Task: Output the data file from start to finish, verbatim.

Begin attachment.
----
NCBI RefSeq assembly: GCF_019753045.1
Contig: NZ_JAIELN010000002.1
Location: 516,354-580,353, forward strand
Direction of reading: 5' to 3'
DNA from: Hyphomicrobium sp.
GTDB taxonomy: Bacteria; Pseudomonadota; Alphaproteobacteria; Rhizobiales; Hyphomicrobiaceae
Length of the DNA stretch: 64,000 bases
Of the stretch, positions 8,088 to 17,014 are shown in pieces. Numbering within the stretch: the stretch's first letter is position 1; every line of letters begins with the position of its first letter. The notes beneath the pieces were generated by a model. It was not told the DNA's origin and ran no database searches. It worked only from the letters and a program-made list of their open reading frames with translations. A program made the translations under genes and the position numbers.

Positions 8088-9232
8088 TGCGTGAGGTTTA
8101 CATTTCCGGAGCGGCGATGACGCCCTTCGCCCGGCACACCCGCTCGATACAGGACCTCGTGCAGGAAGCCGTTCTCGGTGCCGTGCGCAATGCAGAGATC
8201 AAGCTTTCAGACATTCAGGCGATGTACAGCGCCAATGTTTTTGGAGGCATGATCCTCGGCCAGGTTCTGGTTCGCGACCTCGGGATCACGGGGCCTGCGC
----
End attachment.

NCBI RefSeq assembly: GCF_019753045.1
Contig: NZ_JAIELN010000002.1
Location: 516,354-580,353, forward strand
Direction of reading: 5' to 3'
DNA from: Hyphomicrobium sp.
GTDB taxonomy: Bacteria; Pseudomonadota; Alphaproteobacteria; Rhizobiales; Hyphomicrobiaceae
Length of the DNA stretch: 64,000 bases
Of the stretch, positions 8,088 to 17,014 are shown in pieces. Numbering within the stretch: the stretch's first letter is position 1; every line of letters begins with the position of its first letter. The notes beneath the pieces were generated by a model. It was not told the DNA's origin and ran no database searches. It worked only from the letters and a program-made list of their open reading frames with translations. A program made the translations under genes and the position numbers.

Positions 8088-9232
8088 TGCGTGAGGTTTA
8101 CATTTCCGGAGCGGCGATGACGCCCTTCGCCCGGCACACCCGCTCGATACAGGACCTCGTGCAGGAAGCCGTTCTCGGTGCCGTGCGCAATGCAGAGATC
8201 AAGCTTTCAGACATTCAGGCGATGTACAGCGCCAATGTTTTTGGAGGCATGATCCTCGGCCAGGTTCTGGTTCGCGACCTCGGGATCACGGGGCCTGCGC